Nature Versus Nurture in Cardiac Conduction
Toward Integrative Paradigm of Cardiac Tissue Engineering
See related article, pages 167–176
“Biology today is at a crossroads. The molecular paradigm, which so successfully guided the discipline throughout most of the 20th century, is no longer a reliable guide. Its vision of biology now realized, the molecular paradigm has run its course. Biology, therefore, has a choice to make, between the comfortable path of continuing to follow molecular biology’s lead or the more invigorating one of seeking a new and inspiring vision of the living world, one that addresses the major problems in biology that 20th century biology, molecular biology, could not handle and, so, avoided.”
— —Carl R. Woese
Circulation research, as many other branches of biomedical science, has motivated many young investigators by the promise of delivering to society therapies against deadly diseases. As with all branches of the natural sciences, circulation research follows periodic changes in overarching methodological approaches that dominate the field for several decades. The two extremes of this research pendulum are the reductionist and the integrative approaches to the cardiovascular system. Five years ago, Eugene Braunwald reflected on the 50th anniversary of the journal Circulation Research, whose inaugural Editor in Chief was Carl J. Wiggers.2 Braunwald recalled a dominance of the reductionist approach that was personified by the leading physiologist of the beginning of the 20th century, Ernest H. Starling, followed by the integrative approach under the leadership of Carl J. Wiggers. “As cardiovascular research has unfolded in the 50 years of Circulation Research, the pendulum between the reductionist and holistic approaches has swung back and forth.”2 Braunwald also concluded that:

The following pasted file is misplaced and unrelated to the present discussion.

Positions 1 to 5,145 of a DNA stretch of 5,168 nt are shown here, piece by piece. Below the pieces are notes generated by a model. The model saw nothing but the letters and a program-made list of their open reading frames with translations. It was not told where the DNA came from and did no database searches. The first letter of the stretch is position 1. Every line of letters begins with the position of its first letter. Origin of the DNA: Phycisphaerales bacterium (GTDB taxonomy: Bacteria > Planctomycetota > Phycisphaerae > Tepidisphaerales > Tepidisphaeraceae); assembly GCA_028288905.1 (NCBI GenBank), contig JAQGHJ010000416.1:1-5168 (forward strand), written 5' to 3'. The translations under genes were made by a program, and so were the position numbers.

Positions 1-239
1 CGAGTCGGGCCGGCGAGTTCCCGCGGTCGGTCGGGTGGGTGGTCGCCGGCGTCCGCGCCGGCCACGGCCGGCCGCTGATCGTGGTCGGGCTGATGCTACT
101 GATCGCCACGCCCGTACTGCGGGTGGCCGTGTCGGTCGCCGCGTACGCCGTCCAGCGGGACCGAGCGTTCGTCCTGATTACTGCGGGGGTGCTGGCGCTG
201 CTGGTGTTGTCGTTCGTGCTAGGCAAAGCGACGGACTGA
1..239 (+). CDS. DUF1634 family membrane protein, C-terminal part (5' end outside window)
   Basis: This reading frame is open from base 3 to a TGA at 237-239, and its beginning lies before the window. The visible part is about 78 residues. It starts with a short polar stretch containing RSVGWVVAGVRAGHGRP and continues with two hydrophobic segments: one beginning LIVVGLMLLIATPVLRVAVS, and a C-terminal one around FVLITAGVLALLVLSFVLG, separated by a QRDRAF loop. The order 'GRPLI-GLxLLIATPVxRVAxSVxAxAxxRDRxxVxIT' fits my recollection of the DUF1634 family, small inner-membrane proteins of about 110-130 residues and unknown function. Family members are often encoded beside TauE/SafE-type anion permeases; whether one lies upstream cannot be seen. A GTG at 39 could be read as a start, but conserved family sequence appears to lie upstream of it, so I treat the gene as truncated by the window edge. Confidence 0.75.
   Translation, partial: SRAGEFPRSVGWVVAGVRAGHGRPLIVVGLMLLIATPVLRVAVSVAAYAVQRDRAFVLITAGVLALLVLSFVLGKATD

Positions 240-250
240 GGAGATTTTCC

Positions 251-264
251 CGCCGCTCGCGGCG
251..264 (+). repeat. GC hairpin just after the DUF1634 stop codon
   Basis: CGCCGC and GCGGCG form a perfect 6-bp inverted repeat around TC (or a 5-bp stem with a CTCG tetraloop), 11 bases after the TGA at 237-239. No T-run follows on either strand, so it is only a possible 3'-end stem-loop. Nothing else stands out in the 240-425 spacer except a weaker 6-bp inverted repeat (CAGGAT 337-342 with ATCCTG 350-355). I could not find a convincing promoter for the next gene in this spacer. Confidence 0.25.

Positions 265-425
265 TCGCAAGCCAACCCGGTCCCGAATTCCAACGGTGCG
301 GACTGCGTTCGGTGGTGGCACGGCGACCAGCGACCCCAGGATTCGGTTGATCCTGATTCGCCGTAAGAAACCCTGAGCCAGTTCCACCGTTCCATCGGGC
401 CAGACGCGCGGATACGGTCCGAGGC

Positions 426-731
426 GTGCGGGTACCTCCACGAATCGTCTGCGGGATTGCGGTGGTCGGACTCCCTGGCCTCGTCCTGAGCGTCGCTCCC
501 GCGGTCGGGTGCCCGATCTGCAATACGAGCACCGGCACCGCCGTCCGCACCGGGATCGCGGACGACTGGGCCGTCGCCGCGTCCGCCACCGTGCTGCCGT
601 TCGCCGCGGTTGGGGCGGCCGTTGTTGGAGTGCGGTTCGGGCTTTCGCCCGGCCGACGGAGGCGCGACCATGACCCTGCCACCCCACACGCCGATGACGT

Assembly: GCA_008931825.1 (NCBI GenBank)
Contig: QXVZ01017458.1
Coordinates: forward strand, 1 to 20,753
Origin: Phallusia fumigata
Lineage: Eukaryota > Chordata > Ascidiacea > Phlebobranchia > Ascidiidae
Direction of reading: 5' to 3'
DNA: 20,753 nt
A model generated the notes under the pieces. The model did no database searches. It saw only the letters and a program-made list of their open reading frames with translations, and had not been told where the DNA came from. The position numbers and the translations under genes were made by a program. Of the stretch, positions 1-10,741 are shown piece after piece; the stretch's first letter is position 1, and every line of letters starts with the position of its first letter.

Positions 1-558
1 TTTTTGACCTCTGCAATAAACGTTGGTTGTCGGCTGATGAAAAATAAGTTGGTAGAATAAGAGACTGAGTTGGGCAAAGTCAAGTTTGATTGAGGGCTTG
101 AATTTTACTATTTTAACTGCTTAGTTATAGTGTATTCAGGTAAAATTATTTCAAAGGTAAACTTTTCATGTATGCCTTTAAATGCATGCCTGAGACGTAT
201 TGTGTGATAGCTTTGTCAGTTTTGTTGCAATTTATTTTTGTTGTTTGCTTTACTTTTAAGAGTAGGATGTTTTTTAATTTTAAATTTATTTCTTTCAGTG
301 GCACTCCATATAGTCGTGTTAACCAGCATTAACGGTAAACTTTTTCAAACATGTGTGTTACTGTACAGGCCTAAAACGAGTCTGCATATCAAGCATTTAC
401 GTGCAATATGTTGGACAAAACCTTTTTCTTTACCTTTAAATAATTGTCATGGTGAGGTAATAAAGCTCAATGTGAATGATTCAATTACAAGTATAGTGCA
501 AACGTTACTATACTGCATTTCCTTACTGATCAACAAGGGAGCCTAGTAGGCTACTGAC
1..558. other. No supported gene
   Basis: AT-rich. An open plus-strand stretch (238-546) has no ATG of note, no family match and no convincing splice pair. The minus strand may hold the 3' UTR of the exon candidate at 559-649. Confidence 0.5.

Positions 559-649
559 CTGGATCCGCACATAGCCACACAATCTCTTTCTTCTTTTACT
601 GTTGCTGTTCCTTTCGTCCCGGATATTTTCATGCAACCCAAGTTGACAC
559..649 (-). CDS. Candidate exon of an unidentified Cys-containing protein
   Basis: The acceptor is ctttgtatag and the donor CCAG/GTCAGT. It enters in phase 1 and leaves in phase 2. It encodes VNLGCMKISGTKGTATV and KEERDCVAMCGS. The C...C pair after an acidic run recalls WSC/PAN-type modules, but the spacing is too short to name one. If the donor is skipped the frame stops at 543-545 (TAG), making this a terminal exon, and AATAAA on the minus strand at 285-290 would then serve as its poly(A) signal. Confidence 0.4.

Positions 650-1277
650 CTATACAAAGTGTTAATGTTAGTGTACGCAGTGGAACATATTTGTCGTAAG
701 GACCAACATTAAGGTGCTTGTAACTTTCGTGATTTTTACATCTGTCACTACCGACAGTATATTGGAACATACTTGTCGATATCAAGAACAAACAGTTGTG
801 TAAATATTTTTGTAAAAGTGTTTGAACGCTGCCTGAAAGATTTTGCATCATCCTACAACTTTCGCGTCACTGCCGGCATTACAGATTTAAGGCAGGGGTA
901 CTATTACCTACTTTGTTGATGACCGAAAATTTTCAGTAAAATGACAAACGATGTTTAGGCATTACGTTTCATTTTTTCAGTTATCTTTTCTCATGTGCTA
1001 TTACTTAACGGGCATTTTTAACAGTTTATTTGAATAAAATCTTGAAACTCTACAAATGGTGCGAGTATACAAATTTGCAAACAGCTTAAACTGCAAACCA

“Contemporary cardiovascular scientists increasingly recognize that despite the enhanced appreciation of the myriad individual components that make up the circulation, a better understanding of the system in which these components operate is urgently needed. It has become quite clear that an organism’s function is not simply the sum of the functions of its individual genes and their products but also depends on the interactions between these products. There is increasing interest in how these interactions are integrated to modify the behavior of the cells, tissues, and organs that comprise the circulatory system. This is leading to a resurgence in research on the circulation as a system.”
The reductionist approach has dominated circulation research for the last several decades. It has led to dramatic increases in the understanding of molecular mechanisms of normal and abnormal cellular electrophysiology, which in turn, led to the development of exciting new theories of arrhythmia. A number of these theories have been supported by convincing empirical evidence “from cell to bedside.”3,4 As a result, the field has been propelled by the elegant “silver bullet” solutions against lethal cardiac arrhythmias. Nearly every generation of electrophysiologists has come up with a target for their own “silver bullet”: sodium channel, calcium channel, potassium channel, etc. Now the connexin hypothesis appears to suggest a new “silver bullet”. Visions of several generations have crystallized in the recently developed theory of channelopathies.5
The current state of circulation research is reminiscent of the early history of elementary particle physics. Many decades ago it appeared to many physicists that the foundation of laws of matter can be eloquently explained by the interaction of very few elementary particles and very few fundamental laws governing these interactions. Yet, as more and more unexpected particles were discovered, or the peculiar properties of the existing particles were uncovered, increasingly more sophisticated theories have been produced, making irrelevant the elegance and eloquence of the early reductionist theories.